SAN SEBASTIAN, Spain
– What a ride.
I’m having such a difficult time describing the experience, that even months later those three words are my best summation of what it felt like.
Picture it: a two-day drive through the Pyrenees mountains that straddle the border of France and Spain behind the wheel of one of the world’s most powerful sports cars, the Jaguar F-Type. And not only that, but the driving menu includes coupe and convertible models both powered by supercharged V8s. Sound perfect? It was, pretty much.
Now, there are caveats because nothing can be perfect. First, the drive was in mid-March, so it was a bit cold, even at elevations below the range’s 11,000-foot peak, and secondly, it only lasted for two days. I would have loved to have spent the past two months driving these cars all over Europe, but alas, our time with the F-Type was brief. Which is fitting, I suppose, given how little time the car has remaining in Jaguar’s lineup.
Ah yes, the proverbial elephant in the room, and Jaguar Land Rover’s rationale for inviting small groups of journalists to Spain to drive the F-Type in the first place: the car is going away at the end of the 2024 model year. As you may have heard by now, Jaguar will shift to an EV-only brand beginning in 2025. So, this is it for the F-Type as we have known it since it debuted in 2013.
Here we have one last dance, one last blast through two-lane twisties that wind through cavernous mountain passes and cacophonous stone-lined tunnels, rolling past idyllic small towns, and sunny (but cold) pastoral landscapes that make up our south to north trek from Barcelona to San Sebastian. When the invite arrived to participate in such a milestone trip, I was giddy with excitement. I thought it would be among the highlights of my career thus far, and I wasn’t wrong.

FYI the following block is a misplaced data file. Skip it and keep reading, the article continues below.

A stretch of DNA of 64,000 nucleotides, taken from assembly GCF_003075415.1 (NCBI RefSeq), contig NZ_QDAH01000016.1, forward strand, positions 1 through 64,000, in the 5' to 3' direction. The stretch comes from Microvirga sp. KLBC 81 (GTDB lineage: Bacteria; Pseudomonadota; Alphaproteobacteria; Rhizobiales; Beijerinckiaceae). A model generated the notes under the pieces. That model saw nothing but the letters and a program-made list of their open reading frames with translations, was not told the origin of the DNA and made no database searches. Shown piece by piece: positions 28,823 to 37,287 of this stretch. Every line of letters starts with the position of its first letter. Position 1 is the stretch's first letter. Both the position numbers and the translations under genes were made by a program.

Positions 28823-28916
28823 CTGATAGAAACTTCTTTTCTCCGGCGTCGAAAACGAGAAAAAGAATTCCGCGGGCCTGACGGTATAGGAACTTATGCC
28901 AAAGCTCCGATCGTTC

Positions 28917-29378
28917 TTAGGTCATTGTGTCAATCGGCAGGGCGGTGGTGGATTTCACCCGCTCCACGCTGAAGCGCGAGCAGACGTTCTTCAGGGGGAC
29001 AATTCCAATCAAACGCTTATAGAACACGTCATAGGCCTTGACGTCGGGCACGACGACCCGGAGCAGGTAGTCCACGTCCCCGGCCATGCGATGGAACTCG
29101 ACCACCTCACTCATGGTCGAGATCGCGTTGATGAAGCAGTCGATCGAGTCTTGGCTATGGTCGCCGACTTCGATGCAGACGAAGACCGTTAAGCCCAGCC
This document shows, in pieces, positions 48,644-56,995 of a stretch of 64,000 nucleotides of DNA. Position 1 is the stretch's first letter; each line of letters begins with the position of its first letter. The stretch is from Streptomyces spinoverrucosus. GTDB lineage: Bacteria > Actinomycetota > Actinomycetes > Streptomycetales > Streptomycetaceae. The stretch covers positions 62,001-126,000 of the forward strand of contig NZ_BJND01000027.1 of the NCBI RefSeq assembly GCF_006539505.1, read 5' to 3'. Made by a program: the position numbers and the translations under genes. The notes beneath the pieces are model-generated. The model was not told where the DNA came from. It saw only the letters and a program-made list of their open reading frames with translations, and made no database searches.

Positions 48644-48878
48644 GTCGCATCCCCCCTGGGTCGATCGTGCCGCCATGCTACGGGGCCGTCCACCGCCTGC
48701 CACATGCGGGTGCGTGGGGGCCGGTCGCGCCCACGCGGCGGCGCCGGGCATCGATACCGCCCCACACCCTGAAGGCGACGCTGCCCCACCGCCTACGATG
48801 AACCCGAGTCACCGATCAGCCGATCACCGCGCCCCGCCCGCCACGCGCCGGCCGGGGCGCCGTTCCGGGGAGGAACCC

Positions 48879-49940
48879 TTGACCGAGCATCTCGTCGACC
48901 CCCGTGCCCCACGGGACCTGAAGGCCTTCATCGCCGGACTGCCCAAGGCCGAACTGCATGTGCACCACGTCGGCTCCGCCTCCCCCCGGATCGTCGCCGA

The invite billed the trip as an opportunity to drive, “the final internal combustion engine Jaguar sports car,” which coincides with, “75 years of Jaguar sports cars.” To mark the occasion, the cars we would be driving are F-Type 75 models.
The 75 and R 75 are the only 2024 F-Types available for Canada, and both are powered by a 5.0-litre supercharged V8, paired with an eight-speed automatic transmission and standard all-wheel drive. Of note, some markets, including the U.S., will offer the 444-horsepower 75 in rear-wheel drive, but the more powerful 567-horsepower R 75 is available in all-wheel drive only, regardless of address.
Chassis highlights include continuously variable dampers, 20-inch wheels (forged alloys for the R), optional carbon ceramic brakes (R only) and staggered Pirelli P Zero tires. Both cars also come with unique front fender 75 badging.
Day one began early in Barcelona with a staged photo op featuring a spotless white XK120 roadster parked nose to nose with an F-Type 75 finished in Giola Green, a new colour for the latter. The XK120, first introduced in 1948 and produced through 1954 was the first Jaguar sports car, and it began a lineage that would eventually lead to the E-Type in 1961, followed by the XJ-S in 1975, the XK8 in 1996, the XK (X150) in 2005, and finally the F-Type in 2013.